Family of slain driver rips hothead Tony Stewart on Facebook; is NASCAR to blame?

Photo Credit: ESPN

As the immediate family of the driver killed during a sprint race in upstate New York on Saturday maintained a dignified stance in public, frustration and rage spilled out onto social media.

Wendi Ward, the aunt of crash victim Kevin Ward Jr., posted a message late Sunday aimed squarely at veteran NASCAR driver Tony Stewart, who hit Ward Jr. during the dirt track race at Canandaigua Motorsports Park.

Photo Credit: Facebook

The Wards are a racing family prominent in the Rochester area and sponsored racing events through the Westward Painting Co., according to the Daily Mail. Ward Jr. had been racing for about five years.

By all accounts so far, the 20-year-old’s death appears to have been an accident in one of the few sports where fatal accidents are an intrinsic part of the game.

Accidents are going to happen when vehicles are hurtling around a confined space at triple-digit speeds and Stewart was no stranger to them.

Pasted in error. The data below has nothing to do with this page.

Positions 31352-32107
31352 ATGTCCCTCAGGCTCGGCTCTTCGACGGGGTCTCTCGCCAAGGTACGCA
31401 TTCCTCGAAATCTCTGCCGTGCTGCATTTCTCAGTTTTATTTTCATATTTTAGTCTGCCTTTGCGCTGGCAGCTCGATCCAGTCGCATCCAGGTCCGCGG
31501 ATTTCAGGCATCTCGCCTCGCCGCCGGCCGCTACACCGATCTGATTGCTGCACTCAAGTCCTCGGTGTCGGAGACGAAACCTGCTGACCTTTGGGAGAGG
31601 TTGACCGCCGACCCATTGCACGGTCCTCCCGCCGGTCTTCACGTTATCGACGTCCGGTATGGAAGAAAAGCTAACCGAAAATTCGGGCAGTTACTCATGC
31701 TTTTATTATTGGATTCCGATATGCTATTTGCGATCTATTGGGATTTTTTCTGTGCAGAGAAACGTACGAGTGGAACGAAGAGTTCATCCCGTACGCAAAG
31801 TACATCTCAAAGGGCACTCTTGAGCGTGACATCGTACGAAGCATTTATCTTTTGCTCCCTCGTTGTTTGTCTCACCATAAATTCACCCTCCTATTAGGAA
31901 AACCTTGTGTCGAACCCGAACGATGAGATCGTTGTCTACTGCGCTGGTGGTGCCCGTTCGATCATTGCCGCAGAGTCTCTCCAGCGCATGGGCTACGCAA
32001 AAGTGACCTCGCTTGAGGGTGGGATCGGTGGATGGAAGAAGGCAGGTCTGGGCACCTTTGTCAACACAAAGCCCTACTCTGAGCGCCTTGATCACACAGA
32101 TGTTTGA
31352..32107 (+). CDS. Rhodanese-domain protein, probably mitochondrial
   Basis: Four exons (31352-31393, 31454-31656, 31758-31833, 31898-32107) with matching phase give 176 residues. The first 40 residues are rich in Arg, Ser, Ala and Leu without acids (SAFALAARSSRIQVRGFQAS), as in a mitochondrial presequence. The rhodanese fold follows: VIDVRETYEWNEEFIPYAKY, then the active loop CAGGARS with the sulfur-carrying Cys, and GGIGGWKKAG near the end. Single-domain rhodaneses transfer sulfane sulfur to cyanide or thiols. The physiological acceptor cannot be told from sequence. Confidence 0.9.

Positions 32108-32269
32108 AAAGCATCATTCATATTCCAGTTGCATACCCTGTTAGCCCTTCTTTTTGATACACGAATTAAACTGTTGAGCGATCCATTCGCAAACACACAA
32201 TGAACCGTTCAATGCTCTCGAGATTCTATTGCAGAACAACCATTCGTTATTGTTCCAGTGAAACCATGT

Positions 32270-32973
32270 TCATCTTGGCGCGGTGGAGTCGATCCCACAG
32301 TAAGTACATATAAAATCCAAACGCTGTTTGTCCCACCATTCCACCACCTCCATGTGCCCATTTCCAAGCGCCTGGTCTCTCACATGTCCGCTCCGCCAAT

Last year on the same track he caused a 15-car pileup that seriously injured another driver and hurt Stewart bad enough to cause him to miss the second half of the NASCAR season.

In a statement, Stewart expressed his regret for the accident.

Photo Credit: Facebook

The Ontario County Sheriff’s Office is asking the public for help collecting video or photos of the crash. The widely seen video of the crash is not conclusive, though Sheriff Philip Povero said Saturday that no criminal activity is suspected.

That didn’t stop critics like veteran sportscaster Jim Gray from sounding off on Fox News on Monday, criticizing professional racing, and NASCAR in particular, for setting the standard and tolerating hot-headed behavior.

NASCAR racing is a different entity from the sprint car circuits like the track where Saturday’s death occurred, but Gray and others, including New York Times sports columnist Juliet Macur, cited driver behavior at the top rung of NASCAR for its influence on drivers lower in the sport’s hierarchy.

Macur wrote:

Like many other drivers over the years — both at the top level of auto racing, and on dirt tracks like the one Saturday that was the site of the fatal confrontation — Stewart has gotten out of his crashed racecars and has wagged his finger at other drivers, warning them that a flogging could come for causing him to wreck. Verbal and physical altercations also have unfolded in the garages or on pit road.

Twitter users following the hashtag #tonystewart were, as usual, all over the map on their interpretations of what happened and why.

But one statement is absolutely true, and it’s something any critics of Stewart — and racing as a whole — should remember.

NOTE: This post has been modified from the original.


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